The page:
Tuesday, July 28, 2009


Here is a simple way of drawing a horse. I found this lesson on www.howstuffworks.com and thought that it would be a wonderful lesson for my art students.

Step 1: Draw a kidney-bean shape for the body and a peanut shape for the head. Add a rectangular form between them for the neck.

Step 2: Draw the two front legs. Sketch the closest back leg in two pieces, one pear shape and one rectangular shape. Add a rectangular shape for the back leg on the far side of the horse. Put in ovals for the ears.

Step 3: Draw two long S shapes for the tail and mane. Add the small mane on top of the head. Next, we'll add some personality and detail.

Step 4: Draw ovals for the eyes, nostrils, and ear details. Put pupils in the eyes. Add hooves at the bottom of each leg. Finish this step with lines for the mouth, tail, and mane details.

Step 5: Draw ovals for the eyes, nostrils, and ear details. Put pupils in the eyes. Add hooves at the bottom of each leg. Finish this step with lines for the mouth, tail, and mane details.

Now, you can color the horse. Put it in varied settings. You can put in on a ranch, on the race track, on the farm, on a carriage, or with a cowboy riding it!

Sunday, July 26, 2009


1) big leaf (enough to fit the bond paper)
2) crayons

1) Place the leaf under the bond paper.
2) Using crayon (any color),rub in a back and forth manner on the white paper over the leaf.
3) Experiment with different types of leaves & crayons. Doing multiple leaves on one piece of paper looks really neat!

Source: http://www.camping-field-guide.com/leaf-rubbing.html

Wednesday, July 22, 2009



Here comes the sun! Use fun lines and designs to create a sun that shines with bold and bright colors.

1) Crayons
2) Circular pattern

1) Draw a large circle sun at the center of the paper
2) Draw a dot at the center of the circle.
3) Surround the dot with zigzag lines then, surround the zigzag lines with dots.
4) Draw the zigzag lines and the dots alternately. Do this until the whole circle is filled.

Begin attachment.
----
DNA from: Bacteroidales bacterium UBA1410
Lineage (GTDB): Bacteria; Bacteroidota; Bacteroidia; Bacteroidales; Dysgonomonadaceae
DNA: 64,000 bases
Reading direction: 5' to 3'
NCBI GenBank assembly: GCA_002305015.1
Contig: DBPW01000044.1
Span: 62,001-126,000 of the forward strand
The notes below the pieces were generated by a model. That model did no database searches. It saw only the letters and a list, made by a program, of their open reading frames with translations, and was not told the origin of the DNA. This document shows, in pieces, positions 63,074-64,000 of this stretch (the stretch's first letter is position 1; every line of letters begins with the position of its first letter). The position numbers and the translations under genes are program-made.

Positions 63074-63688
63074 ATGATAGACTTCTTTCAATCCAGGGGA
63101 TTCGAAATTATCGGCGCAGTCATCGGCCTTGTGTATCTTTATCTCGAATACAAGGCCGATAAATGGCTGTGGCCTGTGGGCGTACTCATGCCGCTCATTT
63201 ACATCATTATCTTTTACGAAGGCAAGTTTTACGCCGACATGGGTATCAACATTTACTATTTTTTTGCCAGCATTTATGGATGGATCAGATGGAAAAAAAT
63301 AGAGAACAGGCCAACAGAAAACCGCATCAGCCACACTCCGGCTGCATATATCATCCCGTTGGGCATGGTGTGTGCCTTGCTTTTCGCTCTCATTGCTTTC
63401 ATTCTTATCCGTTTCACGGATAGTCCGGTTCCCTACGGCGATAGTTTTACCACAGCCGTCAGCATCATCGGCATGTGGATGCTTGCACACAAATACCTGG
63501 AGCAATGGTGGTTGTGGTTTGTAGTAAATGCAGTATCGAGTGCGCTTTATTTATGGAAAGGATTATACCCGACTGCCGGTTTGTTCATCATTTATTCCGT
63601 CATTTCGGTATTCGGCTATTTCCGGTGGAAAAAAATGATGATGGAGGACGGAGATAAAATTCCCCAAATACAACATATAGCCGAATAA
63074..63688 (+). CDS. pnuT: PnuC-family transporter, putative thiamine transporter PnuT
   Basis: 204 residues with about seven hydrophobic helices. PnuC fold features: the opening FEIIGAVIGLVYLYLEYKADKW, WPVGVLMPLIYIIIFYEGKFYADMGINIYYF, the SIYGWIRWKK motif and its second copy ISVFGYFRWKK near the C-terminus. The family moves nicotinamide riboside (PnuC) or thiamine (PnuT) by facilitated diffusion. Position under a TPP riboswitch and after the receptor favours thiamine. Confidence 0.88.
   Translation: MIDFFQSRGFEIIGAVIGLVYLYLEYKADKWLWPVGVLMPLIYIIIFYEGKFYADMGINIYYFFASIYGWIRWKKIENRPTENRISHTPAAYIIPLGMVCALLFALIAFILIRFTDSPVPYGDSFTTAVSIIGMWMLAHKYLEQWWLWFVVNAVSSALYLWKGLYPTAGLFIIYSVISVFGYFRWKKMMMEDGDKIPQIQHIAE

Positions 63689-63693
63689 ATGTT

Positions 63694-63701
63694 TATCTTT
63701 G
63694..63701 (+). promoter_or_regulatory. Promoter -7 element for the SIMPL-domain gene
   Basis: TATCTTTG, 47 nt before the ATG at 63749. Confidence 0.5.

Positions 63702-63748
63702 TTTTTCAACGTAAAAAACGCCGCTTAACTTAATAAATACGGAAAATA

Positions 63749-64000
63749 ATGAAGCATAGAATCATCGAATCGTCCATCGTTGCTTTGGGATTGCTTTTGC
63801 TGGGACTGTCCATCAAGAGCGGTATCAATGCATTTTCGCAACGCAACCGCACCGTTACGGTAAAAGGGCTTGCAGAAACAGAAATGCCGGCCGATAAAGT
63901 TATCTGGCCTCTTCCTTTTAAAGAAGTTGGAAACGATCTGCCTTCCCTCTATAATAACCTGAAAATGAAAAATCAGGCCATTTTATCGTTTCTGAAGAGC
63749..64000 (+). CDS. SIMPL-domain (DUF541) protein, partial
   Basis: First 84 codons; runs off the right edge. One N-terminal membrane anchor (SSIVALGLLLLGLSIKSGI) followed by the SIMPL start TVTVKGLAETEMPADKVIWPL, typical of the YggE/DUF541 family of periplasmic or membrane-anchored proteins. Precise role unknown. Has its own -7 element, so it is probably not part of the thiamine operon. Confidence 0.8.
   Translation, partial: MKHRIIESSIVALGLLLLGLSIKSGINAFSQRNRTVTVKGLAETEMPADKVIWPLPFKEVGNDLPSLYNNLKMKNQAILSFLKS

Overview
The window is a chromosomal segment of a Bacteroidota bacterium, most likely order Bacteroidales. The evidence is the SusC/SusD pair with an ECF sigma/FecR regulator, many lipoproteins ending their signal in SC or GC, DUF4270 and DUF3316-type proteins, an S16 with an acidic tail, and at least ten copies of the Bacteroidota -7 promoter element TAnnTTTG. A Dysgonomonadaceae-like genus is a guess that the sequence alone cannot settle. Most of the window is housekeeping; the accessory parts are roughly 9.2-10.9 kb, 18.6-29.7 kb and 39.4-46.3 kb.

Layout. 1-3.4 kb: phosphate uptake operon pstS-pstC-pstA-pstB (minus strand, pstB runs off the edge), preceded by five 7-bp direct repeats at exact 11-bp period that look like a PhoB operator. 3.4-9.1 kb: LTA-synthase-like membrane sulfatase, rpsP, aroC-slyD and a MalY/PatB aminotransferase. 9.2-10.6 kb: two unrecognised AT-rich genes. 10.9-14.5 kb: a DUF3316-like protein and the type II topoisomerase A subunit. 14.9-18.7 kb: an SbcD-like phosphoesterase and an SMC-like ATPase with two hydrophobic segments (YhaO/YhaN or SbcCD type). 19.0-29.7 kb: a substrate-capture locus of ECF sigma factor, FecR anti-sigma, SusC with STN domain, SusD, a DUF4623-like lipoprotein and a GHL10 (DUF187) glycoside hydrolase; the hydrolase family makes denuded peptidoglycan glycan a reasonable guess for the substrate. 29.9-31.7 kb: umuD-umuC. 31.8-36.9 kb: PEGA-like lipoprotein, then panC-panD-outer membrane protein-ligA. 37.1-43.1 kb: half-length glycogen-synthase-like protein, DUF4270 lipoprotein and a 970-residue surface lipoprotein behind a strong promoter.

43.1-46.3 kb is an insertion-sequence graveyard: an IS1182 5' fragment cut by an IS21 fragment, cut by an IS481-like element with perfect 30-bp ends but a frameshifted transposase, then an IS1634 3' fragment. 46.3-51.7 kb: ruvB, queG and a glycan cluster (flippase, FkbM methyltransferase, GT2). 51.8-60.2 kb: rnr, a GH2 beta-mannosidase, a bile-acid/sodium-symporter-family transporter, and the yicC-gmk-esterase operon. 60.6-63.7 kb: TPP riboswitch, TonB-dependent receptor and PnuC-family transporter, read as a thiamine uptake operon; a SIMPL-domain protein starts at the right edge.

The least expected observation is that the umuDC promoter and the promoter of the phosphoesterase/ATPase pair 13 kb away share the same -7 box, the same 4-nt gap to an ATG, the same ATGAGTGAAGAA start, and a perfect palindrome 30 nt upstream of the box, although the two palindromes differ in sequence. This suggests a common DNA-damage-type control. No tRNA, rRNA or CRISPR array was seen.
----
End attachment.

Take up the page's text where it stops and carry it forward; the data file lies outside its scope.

5) Draw zigzag lines radiating outside the circle.


Tuesday, July 21, 2009


I saw this idea from one of the art blogs I browsed in the the net (I'm sorry I can't site my reference since I don't remember the site anymore). I thought that it would be a wonderful activity for my lesson on lines.

1) black or colored markers
2) crayons or color pencils

1) Chose different letters of the alphabet to draw in your paper. You can draw all capital or all small letters. You can also mix the capital and small letters. You can also include numbers.
2) Draw one big letter/ number of your choice on your paper(you can start by using a pencil and trace the lines with a marker later on but if you think that you can make it neatly, you can directly use the marker.).
3) Connect another letter/ number to the letter/ number that you've drawn.
4) Repeat step 3 until you've filled the whole paper.
5) Color the spaces between the lines with different colors.

*Draw the letters/ numbers big so that it wont take you long to finish the activity.
*Make sure to connect the edges of each letter to another letter. There shouldn't be any open end of a line in your work.

Tuesday, July 14, 2009


Line is the basic element of art. It is the essential component in drawing. I find it very important that my first graders develop a good skill in drawing straight lines and using the ruler.

1) crayons
2) color pens
3) crayons
4) ruler

1) Draw 5 small dots on each side of a short bond paper.

2) Using color pens, connect the dots to each other in any directions by drawing straight lines.(Use a ruler to do this.)

3)Color the space between the lines.

Sunday, July 5, 2009


With the increasing problem on global warming and climate change, our school is geared towards environmental awareness. This school year (and hopefully in the upcoming years as well), we have decided to integrate the theme on caring for the planet in our curriculum. We want our students to take to heart the love for mother Earth. To start off the school year with that goal in mind, I asked my 4th, 5th and 6th graders to make this very simple mosaic.

1) Short bond paper
2) Green japanese paper or construction paper
3) glue
4) blue poster paint or water color
5) paint brush
6) markers

1) Fold the short bond paper in half (crosswise).
2) Cut a half heart's shape from the bond paper.
3) Open it and paint the whole heart blue. Then, let it dry.
4) While waiting for the heart to dry, cut small squares of green paper.
5) Once the heart is totally dry, lightly sketch land masses forming some of the world's continents.
6) Glue the green paper to the land masses to cover it.
7) On another small sheet of bondpaper, write a phrase about taking care of the environment (e.g. One Earth, We Care or We Love Mother Earth). Use your markers to make the phrase colorful!
8) Glue the phrase to the heart shaped Earth.